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NYLJ “Keep It Secret, Keep It Safe: Misappropriation Claims in a Changing Non-Compete Landscape”

By Steve Kramarsky and John Milson


It is no secret that modern technology-enabled firms go to great lengths to protect their proprietary information. Nor is it a secret why. The “formula for Coke” is the quintessential trade secret, but these days a proprietary algorithm for targeted advertising or a “black box” trading strategy that provides an actual or perceived edge over the market can be far more valuable—and its secrecy more central to a company’s ultimate survival—than even that venerable recipe.


Not all proprietary information can be protected by traditional intellectual property regimes such as patents or copyrights, at least not in the long term, so companies must be prepared to employ a variety of other mechanisms to keep their confidential materials from becoming publicly available. For example, employees who have access to proprietary information are often required to sign confidentiality agreements that prohibit the use or disclosure of such information outside the course of their work.


In addition, employees may be required to sign non-compete agreements that restrict their ability to engage in competitive business for some period following the termination of their employment.


Among other purposes, non-compete agreements can be used to keep employees from taking the employer’s confidential information and using it to benefit a competitor—at least until some time has passed and the information has become less valuable.


These agreements have traditionally been enforceable in New York, provided they: (1) are reasonable in duration and geographic scope; (2) do no impose undue hardship on the employee; (3) do not harm the public; and (4) are required to protect “the legitimate interest of the employer.” BDO Seidman v. Hirshberg, 93 N.Y.2d 382, 388-89 (1999). New York courts interpreting the BDO Seidman standard have generally seen the protection of proprietary business information—including confidential client lists and business practices—as a “legitimate interest” sufficient to support a reasonably scoped non-compete.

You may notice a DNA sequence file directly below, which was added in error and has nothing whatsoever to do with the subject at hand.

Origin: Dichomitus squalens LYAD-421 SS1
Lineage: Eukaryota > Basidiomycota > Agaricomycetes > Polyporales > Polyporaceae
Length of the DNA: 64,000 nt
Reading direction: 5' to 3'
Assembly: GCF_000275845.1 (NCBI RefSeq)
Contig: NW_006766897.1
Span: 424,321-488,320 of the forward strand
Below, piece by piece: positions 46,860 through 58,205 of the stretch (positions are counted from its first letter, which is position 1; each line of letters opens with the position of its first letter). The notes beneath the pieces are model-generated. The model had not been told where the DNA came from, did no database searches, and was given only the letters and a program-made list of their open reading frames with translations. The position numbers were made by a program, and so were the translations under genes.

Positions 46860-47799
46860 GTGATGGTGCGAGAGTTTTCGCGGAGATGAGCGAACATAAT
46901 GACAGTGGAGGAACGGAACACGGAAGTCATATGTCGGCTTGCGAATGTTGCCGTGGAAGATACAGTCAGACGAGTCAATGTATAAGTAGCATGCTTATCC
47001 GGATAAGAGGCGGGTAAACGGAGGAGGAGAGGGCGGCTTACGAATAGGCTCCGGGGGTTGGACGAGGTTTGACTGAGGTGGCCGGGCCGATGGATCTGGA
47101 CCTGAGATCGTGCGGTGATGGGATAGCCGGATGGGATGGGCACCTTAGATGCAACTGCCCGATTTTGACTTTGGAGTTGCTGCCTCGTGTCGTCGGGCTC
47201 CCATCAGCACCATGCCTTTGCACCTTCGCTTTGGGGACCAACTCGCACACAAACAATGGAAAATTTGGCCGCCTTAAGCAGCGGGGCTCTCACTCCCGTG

Recently, however, non-compete agreements have come under increasing fire, both in New York and nationally. The New York State Legislature passed a bill severely restricting the use of non-competes (which was vetoed by the governor), and the Federal Trade Commission passed a rule containing similar restrictions (which is being challenged in court).


While reasonable post-employment restrictions thus remain enforceable in New York (at least in the context of confidential information) the increased hostility to them has revived interest in the use of other legal protections for proprietary business materials. A recent case in the U.S. District Court for the Eastern District of New York serves as a good reminder that, even in the absence of non-compete agreements, New York law still provides robust protection for confidential business information. Under appropriate circumstances, claims for misappropriation may be brought not only against former employees, but also against the new employer who hires them. TileBar v. Glazzio Tiles, 2024 WL 1186567 (E.D.N.Y. Mar. 15, 2024).

This article first appeared in the New York Law Journal on May 20, 2024. Stephen M. Kramarsky, a member of Dewey Pegno & Kramarsky, focuses on complex commercial and intellectual property litigation. John Millson is counsel at the firm.

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